Parliament & Politics: One MP's claim to be quickest draw in the House

The Sketch

IT PROMISED to be a thin day in the Commons - only education questions on the order paper before the few MPs left would be summoned by Black Rod to shuffle down the corridor and attend the prorogation of Parliament in the Lords.

During such dull passages my attention tends to drift to John Bercow, a meagre oasis of entertainment but a dependable one nonetheless. It isn't Mr Bercow's questions that provide relief from monotony - though they are usually sharp enough - but the energy he expends on getting them asked.

He is by some distance the most strenuous questioner in the House, leaping to his feet in the brief lull between speeches like a junior subaltern whose commanding officer has just entered the room. He does this a lot and while he is waiting for the critical moment he tenses in his place like an athlete waiting for a gun, his arms poised on the seatback, ready to propel him upright.

Quite frequently, there is a false start when he mistakes a pause for breath as a full stop, but there are no grave penalties in Parliament for exploding out of the blocks too early (only the mock sympathy of backbenchers on the other side) and, in the end, Mr Bercow will be streaking down the track, hurdling a couple of awkward statistics as he goes.

I don't often speculate on the lower limbs of opposition members, but every time I watch Mr Bercow going for the burn I can't help thinking that he must have thighs like a Tour de France cyclist. He should market a video of his interventions under the title of "Question Time Calisthenics", a unique opportunity to combine Thatcherite dogma with a comprehensive aerobic workout.

In the Lords, rising to ask questions is never anywhere near as vigorous. Indeed, it's quite often a moot point whether the older members will make it to a standing position at all. Doing it once is touch and go, expecting repetitions would be absurd. And though they did open yesterday's session by considering health issues, the debate involved the reduction of exercise rather than its increase.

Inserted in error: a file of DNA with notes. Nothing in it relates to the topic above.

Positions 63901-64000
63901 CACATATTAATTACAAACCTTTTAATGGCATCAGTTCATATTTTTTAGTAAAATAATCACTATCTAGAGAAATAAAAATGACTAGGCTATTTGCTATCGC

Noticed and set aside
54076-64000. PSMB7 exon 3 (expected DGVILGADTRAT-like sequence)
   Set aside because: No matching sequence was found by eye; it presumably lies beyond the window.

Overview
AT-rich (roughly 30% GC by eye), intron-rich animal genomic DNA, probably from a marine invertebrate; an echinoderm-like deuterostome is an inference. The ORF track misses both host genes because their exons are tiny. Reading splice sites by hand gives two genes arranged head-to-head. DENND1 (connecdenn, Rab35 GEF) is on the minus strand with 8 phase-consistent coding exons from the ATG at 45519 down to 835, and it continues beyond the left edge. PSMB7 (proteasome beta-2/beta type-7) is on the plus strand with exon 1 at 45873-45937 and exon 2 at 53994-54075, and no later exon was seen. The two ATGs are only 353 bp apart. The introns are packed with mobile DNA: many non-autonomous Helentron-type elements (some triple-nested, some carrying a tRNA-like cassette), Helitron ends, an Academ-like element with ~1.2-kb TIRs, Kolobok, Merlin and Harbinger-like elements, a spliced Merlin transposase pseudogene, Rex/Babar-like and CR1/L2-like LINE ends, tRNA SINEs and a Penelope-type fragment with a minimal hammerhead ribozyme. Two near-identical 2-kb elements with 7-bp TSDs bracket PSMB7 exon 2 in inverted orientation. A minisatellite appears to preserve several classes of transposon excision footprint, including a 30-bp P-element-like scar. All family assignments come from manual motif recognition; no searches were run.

Did the Government realise, asked one Conservative peer, that legislation on not selling aspirins in bulk meant that some people had to visit the chemist's 12 times a year to fill out their prescriptions? He made it sound as if the Government had decided to locate pharmacies on mountain tops to prevent impulse suicides among teenagers. Lord Stewartby then identified himself as someone who "takes junior aspirin daily in the hopes of avoiding a heart attack brought on by the excitement of the proceedings in this House".

There was nothing obviously life threatening about the prorogation itself, though it is possible that an overzealous attempt to stifle a giggle could bring on an infarction in peers with weak hearts. The riskiest moment was when the leaders of the various parties in the House re-entered in their ceremonial robes, all wearing admirals hats or tricornes. They looked like they were about to sing a medley of songs from Iolanthe and the Pirates of Penzance, but only Lord Irvine got a speaking part, sending Black Rod on his way with as much solemnity as it is possible to muster when you look like a heritage collection Toby mug.

But there was a dangerous passage too when the clerks read out the list of Bills which had passed into law. "Waste Minimisation Bill," boomed one; "La Reyne le veult," sang out the other corporate technospeak. What a pity it is that failed Bills don't get an acknowledgement here too. "European Elections Bill," one clerk could have shouted, and the other would then have responded with the time-hallowed formula of disapproval - "La Reyne a dit au-dessus de mon corps mort".

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